• Linked to community investing, which directs capital specifically to traditionally underserved individuals or communities.
Table 1 sets out these seven strategies along a spectrum illustrating, in broad terms, where each strategy sits on a spectrum from ‘traditional investment’, with little or no regard for ESG factors, to philanthropy.
Ethical investors are increasingly insistent their money is being invested in a way that aligns with their values, rather than just ethical in name.
Interpretations of ‘socially responsible/ethical investing’ can vary widely, and just because an investment manager declares they are implementing responsible investment, or a fund has the word ‘responsible’ or ‘ethical’ in its name, doesn’t necessarily mean they will meet the standards of all ethical investors. 
For example, some ‘ethical’ funds avoid investing in ‘pure-play coal companies’ but may still hold major coal producers such as BHP and Anglo American, on the grounds that they are ‘general mining’ companies rather than ‘coal miners’.
Some investors may be comfortable with this, but for others such exposure would be inconsistent with their principles. 
The RIAA runs a ‘Responsible Investment Certification Program’ which aims to help investors navigate these complexities to find investment options that match their beliefs and personal values.
If an investment product has been certified by the RIAA it means it ‘has implemented a detailed responsible investment process for all investment decisions, clearly discloses what that process is, has been audited by an external party to verify the investment process, and has met the strict disclosure requirements of the program’.
Another useful resource offered by the RIAA is a tool that enables investors and their advisers to search for certified funds according to particular values or interests that are important to them.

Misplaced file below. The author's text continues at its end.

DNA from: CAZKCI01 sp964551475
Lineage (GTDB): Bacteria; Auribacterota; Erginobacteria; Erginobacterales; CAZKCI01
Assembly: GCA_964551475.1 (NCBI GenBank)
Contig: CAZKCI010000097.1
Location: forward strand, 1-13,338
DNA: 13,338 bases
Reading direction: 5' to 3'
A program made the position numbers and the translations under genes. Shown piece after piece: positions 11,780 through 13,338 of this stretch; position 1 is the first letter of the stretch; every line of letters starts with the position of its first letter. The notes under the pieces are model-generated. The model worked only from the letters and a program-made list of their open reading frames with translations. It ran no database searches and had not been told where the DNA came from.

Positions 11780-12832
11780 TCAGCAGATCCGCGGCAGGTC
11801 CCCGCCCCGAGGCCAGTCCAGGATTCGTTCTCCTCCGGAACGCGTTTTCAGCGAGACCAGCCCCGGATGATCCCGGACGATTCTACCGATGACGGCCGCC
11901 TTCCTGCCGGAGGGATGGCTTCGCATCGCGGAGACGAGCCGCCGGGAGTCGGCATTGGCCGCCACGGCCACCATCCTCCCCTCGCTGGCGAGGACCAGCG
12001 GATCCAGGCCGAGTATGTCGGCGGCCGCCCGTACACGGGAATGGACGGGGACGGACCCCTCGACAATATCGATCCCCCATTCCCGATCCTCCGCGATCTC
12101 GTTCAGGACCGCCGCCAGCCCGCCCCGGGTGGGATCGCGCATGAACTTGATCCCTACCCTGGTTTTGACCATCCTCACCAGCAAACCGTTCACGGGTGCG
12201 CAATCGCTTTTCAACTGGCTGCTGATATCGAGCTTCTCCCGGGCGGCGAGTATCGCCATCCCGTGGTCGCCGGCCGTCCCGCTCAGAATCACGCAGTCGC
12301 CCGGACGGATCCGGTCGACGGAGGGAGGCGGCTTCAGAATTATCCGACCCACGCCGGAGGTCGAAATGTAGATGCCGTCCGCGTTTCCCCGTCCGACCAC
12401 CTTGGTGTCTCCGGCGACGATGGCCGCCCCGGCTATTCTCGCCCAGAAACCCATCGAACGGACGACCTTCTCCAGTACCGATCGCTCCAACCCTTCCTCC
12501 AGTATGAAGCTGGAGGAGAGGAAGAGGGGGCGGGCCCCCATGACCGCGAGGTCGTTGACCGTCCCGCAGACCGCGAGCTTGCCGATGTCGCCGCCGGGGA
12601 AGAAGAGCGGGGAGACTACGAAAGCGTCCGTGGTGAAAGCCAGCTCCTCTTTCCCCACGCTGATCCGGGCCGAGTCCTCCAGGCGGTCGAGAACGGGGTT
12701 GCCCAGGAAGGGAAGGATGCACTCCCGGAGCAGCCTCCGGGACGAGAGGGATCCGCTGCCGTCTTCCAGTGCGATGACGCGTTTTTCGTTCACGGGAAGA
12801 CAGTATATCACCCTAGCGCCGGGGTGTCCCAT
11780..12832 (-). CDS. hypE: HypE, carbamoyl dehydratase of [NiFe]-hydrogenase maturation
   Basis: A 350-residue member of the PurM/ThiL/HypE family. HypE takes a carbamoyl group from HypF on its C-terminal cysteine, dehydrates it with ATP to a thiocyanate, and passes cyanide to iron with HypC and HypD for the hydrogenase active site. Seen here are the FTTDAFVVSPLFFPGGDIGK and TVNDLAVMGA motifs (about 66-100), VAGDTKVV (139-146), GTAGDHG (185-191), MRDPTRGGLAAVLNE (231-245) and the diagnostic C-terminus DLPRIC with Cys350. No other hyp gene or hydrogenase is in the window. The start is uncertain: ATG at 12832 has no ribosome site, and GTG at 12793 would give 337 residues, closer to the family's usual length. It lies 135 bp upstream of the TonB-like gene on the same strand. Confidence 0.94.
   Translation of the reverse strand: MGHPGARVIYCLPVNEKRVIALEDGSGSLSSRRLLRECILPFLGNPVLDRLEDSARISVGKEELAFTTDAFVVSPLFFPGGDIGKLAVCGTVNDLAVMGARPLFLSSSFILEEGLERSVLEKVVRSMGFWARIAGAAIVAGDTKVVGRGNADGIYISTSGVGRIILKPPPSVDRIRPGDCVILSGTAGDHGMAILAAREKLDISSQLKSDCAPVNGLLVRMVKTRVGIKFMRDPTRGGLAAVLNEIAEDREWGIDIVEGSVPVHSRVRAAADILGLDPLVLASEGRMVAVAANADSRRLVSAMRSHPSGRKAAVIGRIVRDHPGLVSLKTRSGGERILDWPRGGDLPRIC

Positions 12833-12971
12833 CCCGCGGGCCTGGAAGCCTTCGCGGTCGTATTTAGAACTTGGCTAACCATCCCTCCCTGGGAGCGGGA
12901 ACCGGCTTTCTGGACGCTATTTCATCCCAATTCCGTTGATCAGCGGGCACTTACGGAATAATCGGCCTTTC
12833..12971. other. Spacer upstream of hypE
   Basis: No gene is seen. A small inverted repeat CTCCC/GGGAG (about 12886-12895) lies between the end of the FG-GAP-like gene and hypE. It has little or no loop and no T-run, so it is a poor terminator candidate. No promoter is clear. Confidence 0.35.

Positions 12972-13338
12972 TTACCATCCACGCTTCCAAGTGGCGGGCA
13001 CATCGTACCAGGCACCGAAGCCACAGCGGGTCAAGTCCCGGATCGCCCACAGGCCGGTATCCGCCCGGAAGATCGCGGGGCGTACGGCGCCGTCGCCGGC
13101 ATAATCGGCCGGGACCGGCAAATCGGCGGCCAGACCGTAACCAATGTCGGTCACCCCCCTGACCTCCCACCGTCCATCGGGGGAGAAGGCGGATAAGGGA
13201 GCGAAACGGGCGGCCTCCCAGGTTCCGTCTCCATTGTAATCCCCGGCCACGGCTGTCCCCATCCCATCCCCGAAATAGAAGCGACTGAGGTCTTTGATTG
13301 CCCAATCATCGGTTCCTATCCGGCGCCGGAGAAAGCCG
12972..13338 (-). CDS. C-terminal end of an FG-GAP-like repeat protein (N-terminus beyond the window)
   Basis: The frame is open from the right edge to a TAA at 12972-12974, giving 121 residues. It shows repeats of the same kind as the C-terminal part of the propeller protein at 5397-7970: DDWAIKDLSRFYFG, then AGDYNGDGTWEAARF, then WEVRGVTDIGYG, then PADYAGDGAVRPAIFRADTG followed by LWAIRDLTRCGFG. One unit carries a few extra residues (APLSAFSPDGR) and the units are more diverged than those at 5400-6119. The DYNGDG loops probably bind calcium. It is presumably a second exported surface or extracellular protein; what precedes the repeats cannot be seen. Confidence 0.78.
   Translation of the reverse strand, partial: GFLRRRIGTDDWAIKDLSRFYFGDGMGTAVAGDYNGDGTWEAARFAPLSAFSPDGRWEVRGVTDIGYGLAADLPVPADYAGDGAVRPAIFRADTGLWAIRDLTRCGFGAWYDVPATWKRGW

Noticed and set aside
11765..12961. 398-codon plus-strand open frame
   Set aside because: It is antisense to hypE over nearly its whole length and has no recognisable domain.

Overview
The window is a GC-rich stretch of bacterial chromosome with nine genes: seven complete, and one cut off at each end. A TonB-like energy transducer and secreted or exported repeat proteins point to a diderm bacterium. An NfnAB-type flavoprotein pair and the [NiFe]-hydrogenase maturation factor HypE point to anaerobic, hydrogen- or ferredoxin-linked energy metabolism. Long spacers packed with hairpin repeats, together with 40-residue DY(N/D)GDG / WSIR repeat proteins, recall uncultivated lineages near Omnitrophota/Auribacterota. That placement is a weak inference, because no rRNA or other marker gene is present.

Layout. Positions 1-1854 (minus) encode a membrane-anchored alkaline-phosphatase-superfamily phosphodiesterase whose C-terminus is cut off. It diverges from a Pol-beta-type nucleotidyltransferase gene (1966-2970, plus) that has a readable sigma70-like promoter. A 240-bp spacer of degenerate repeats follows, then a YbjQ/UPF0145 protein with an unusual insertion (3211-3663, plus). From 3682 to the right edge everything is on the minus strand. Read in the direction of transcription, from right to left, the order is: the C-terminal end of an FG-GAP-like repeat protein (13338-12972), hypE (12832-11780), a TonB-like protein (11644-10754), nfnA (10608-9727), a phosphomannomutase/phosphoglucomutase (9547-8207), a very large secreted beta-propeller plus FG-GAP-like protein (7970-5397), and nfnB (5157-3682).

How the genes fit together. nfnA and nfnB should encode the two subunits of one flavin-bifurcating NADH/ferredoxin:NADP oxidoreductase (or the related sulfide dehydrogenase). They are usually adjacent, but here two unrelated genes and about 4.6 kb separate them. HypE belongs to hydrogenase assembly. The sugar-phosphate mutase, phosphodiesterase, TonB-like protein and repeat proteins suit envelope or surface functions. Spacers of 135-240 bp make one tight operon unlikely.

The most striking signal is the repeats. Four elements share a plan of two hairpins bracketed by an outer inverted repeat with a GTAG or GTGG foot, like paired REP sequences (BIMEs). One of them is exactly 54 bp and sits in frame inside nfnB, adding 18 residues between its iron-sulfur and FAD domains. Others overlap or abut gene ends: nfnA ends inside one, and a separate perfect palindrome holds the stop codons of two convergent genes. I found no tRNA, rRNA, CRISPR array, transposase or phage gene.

An investor can select two themes from a list that includes:
  • Social and sustainable infrastructure;
  • Sustainable land and agricultural management;
  • Healthcare and medical products; and
  • Renewable energy and climate change solutions.
  • The investor can also select the top two issues they want to avoid, such as:
  • Gambling;
  • Fossil fuels;
  • Pornography;
  • Animal cruelty; and
  • Tobacco.
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Some investors historically have believed that they had to choose between principles and performance, that giving priority to ethical considerations meant trading off financial returns.
The RIAA’s research does not bear this out. As at 31 December, 2018, Australian RI share funds surveyed outperformed mainstream Australian share fund benchmarks for all periods except the three-year term. International RI share funds surveyed outperformed the Morningstar average mainstream international share fund over every time horizon (noting however they underperformed the global benchmark for all periods except the three-year term).
Socially responsible investing has proven financially rewarding in recent years, with the myth that responsible investing means sacrificing financial performance being dispelled by performance statistics for both Australian and global ethical funds. 
Richard Montgomery is investment communications manager at BetaShares.